Although not required by law, homeowners insurance can be a real lifesaver in the event of an unexpected disaster. Most lenders will require you to take out a policy, and even if not, it’s worth having one. But what exactly does homeowners insurance cover? Let’s find out.
What Is Covered by the Standard Homeowners Insurance?
Standard homeowners insurance policies cover six main categories:
1. The Dwelling
The standard policy will cover your dwelling and any internal or external damage that may affect its physical structure. It includes the foundation of the building, flooring, doors and windows, the roof and gutters, light fixtures and cabinets.
Types of damage commonly covered are:
- Fire damage
- Damaged caused by some natural disasters, such as lightning, hail, hurricanes and thunderstorms
- Falling trees
- Ice and snow damage
- Damage caused by break-ins, vandalism and other malicious acts
- Sudden and accidental water damage caused by burst pipes
Dwelling coverage will take up the bulk of your homeowners insurance. The coverage will provide reimbursement in case you need to repair and even rebuild your home, depending on the amount of damage.
2. Stand-alone Structures
Any detached structures that are present on your property are also covered by homeowners insurance. These typically include sheds, garages, gazebos, driveways, and even fences and docks. In general, the insurance limit for all such structures combined is capped at 10% of the dwelling coverage.
3. Personal Belongings
Homeowners insurance also extends to your personal belongings, and it covers items such as electronics, furniture or clothing. These items can either be repaired or replaced, depending on whether they are stolen or destroyed as a result of physical damage to the property (such as a house fire). Most insurance companies will also provide coverage in case your appliances are damaged by a power surge.
4. Additional Living Expenses
Standard coverage will also protect you in case the damage to your property means you can’t temporarily live there. For example, suppose your home is damaged as a result of fire. In that case, the insurance will reimburse the cost of renting or staying in a hotel, restaurant meals, pet boarding, and any other expenses that result from the fact that you’re unable to live at home.
5. Liability Claims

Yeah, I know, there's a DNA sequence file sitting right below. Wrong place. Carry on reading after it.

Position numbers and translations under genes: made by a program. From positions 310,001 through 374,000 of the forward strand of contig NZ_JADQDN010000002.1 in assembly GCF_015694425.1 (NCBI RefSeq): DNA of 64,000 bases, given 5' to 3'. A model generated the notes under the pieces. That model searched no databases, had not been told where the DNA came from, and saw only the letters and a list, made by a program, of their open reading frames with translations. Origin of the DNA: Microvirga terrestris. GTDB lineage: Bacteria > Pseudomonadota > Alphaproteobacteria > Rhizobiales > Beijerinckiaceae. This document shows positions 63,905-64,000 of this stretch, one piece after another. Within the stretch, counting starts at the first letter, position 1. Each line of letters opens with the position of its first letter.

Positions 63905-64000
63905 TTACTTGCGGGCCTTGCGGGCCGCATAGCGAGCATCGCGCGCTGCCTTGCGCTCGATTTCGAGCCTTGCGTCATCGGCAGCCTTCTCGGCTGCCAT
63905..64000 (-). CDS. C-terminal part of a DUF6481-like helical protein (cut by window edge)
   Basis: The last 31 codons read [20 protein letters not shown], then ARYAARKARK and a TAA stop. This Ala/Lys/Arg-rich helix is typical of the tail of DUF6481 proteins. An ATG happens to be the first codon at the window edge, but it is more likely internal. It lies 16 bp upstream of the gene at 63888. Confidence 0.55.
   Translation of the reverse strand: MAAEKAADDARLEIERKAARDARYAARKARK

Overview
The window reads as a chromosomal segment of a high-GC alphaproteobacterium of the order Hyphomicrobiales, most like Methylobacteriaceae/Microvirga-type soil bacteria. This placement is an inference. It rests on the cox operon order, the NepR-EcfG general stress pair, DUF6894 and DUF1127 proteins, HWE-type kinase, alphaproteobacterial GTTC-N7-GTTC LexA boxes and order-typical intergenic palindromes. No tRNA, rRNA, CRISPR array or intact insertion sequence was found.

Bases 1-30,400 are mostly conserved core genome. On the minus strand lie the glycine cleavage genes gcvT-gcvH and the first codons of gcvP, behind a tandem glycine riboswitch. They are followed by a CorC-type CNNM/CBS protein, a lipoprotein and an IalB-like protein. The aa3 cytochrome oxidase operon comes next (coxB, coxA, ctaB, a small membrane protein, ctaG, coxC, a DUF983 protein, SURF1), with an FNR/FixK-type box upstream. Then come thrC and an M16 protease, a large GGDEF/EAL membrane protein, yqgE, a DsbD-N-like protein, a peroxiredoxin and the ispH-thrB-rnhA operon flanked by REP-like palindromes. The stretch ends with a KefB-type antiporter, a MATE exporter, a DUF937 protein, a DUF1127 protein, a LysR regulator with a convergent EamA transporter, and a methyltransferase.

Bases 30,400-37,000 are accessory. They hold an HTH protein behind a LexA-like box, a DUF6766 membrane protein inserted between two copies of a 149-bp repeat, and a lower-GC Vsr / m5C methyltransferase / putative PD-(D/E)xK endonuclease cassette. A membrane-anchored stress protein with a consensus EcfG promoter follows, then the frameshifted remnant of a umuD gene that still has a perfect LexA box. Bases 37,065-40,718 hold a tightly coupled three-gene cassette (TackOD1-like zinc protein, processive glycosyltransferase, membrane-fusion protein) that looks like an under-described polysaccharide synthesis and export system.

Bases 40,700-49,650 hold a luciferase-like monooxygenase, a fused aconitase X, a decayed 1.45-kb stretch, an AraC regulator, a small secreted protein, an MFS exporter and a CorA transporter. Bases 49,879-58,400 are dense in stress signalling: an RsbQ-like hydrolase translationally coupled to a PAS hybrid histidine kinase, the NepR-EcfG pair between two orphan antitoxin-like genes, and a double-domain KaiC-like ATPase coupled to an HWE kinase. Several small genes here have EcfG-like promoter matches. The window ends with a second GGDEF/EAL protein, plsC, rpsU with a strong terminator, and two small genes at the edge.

The liability coverage of your homeowners insurance protects you in case of lawsuits filed against you involving injury or property damage. For instance, if your dog bites someone and that person decides to sue you, the insurer will cover the resulting legal costs and payouts. Similarly, if you cause damage to someone’s property that results in them taking legal action, the insurer will cover compensatory and general damages.
6. Medical Expenses
The last aspect of the homeowners insurance covers medical expenses in case anyone is injured on your property. For example, let’s say that someone slipped on your sidewalk and they need medical attention. Even if that person did not file a lawsuit, your coverage could be used to pay for having their injuries treated.
What Isn’t Covered by Homeowners Insurance?
Standard homeowners insurance does not provide coverage for damage that is the result of:
- Wear and tear, poor property maintenance and neglect
- Acts of war (including invasion, insurrections or terrorism)
- Acts of God (natural disasters such as floods, earthquakes and landslides)
- Acts by the government
- Nuclear accidents
It’s important to understand where insurance companies draw the line between what they do cover and what they don’t. At first glance, it may seem that your policy will protect you from most types of damage you’re likely to come across. But reading the small print may unpack some surprises.
Natural disasters are a good example. Standard policies will have you covered in the event of a tornado or a hurricane, yet they don’t cover damage caused by flooding, even though the two often go hand in hand. This is an important point to bear in mind if you live in an area that’s prone to hurricanes: the insurance will cover damage caused by hail, wind or lightning, but not flood-related water damage.
Reading Between the Lines
It’s also essential to understand the difference between accidental damage and damage resulting from poor property maintenance.
For example, your insurance will cover damage caused by a burst pipe or electrical fires. However, if the water damage is caused by a pipe that’s been leaking for weeks, or if it turns out that the electrical wiring is outdated, the damage will fall outside the policy coverage. Vermin infestations are also considered the result of neglect and poor property maintenance, which is why standard policies won’t cover damage caused by termites, rodents, birds, and even mold.
Weigh out your needs, and if you find that you need to go beyond the limits of the standard homeowners insurance, you might consider looking into umbrella insurance policies as well.
This article is intended for informational purposes only and should not be deemed as legal, financial or investment advice or solicitation of any kind. Before purchasing real estate or insurance, always consult with a licensed attorney, financial advisor, insurance agent and real estate broker.